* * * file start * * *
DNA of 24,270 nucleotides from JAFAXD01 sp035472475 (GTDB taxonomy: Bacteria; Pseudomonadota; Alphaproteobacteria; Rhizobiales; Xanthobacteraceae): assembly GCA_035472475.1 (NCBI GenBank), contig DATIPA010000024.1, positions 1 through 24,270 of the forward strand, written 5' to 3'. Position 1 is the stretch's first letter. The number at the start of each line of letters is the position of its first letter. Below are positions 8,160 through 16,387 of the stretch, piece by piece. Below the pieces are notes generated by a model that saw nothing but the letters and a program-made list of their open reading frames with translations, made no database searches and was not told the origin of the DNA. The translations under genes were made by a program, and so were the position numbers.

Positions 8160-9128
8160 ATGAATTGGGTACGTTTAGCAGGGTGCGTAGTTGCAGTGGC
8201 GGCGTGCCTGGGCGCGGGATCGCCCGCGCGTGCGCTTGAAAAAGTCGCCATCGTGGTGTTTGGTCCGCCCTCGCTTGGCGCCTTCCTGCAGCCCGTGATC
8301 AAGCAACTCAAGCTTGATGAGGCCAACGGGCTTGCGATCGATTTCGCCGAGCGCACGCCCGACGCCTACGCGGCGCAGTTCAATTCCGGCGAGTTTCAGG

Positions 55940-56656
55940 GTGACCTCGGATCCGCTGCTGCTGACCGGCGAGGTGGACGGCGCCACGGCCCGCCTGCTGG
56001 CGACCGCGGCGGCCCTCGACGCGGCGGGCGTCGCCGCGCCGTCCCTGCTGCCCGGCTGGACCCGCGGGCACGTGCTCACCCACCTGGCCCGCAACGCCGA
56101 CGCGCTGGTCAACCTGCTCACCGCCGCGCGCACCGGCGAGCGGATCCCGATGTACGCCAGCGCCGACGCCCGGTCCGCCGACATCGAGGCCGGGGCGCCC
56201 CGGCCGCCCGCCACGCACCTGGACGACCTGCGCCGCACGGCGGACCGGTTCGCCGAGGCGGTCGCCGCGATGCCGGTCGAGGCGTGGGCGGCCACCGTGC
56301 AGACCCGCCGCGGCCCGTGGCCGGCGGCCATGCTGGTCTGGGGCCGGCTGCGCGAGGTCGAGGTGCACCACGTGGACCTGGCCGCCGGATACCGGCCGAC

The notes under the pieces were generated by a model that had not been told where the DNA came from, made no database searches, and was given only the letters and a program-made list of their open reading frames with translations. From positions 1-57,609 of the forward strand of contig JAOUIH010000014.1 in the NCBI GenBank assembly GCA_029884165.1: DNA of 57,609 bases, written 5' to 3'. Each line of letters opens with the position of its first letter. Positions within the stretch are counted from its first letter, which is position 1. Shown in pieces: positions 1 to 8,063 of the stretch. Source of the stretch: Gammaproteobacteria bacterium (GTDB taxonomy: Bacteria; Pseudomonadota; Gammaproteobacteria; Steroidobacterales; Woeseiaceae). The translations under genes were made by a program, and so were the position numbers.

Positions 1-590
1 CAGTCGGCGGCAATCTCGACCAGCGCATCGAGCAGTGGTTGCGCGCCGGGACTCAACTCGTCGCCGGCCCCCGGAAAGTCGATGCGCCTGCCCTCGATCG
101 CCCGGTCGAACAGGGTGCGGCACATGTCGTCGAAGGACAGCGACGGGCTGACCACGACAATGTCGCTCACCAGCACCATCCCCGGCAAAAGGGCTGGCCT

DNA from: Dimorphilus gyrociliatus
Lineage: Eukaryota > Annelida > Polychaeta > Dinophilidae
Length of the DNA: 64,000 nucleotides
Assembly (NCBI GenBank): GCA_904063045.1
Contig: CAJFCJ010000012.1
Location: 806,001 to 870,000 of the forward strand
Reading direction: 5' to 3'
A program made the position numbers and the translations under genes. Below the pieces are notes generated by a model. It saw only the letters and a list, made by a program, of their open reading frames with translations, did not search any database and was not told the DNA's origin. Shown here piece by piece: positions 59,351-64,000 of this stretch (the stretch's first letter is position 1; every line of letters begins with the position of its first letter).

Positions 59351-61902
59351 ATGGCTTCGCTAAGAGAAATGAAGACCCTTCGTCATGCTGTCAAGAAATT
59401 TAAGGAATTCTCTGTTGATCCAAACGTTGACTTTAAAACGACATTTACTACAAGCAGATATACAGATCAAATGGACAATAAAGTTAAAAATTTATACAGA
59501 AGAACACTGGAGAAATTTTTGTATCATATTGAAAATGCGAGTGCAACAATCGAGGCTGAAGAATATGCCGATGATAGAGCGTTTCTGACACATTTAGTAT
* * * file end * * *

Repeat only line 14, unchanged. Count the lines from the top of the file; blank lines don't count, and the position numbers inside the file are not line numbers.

1 CAGTCGGCGGCAATCTCGACCAGCGCATCGAGCAGTGGTTGCGCGCCGGGACTCAACTCGTCGCCGGCCCCCGGAAAGTCGATGCGCCTGCCCTCGATCG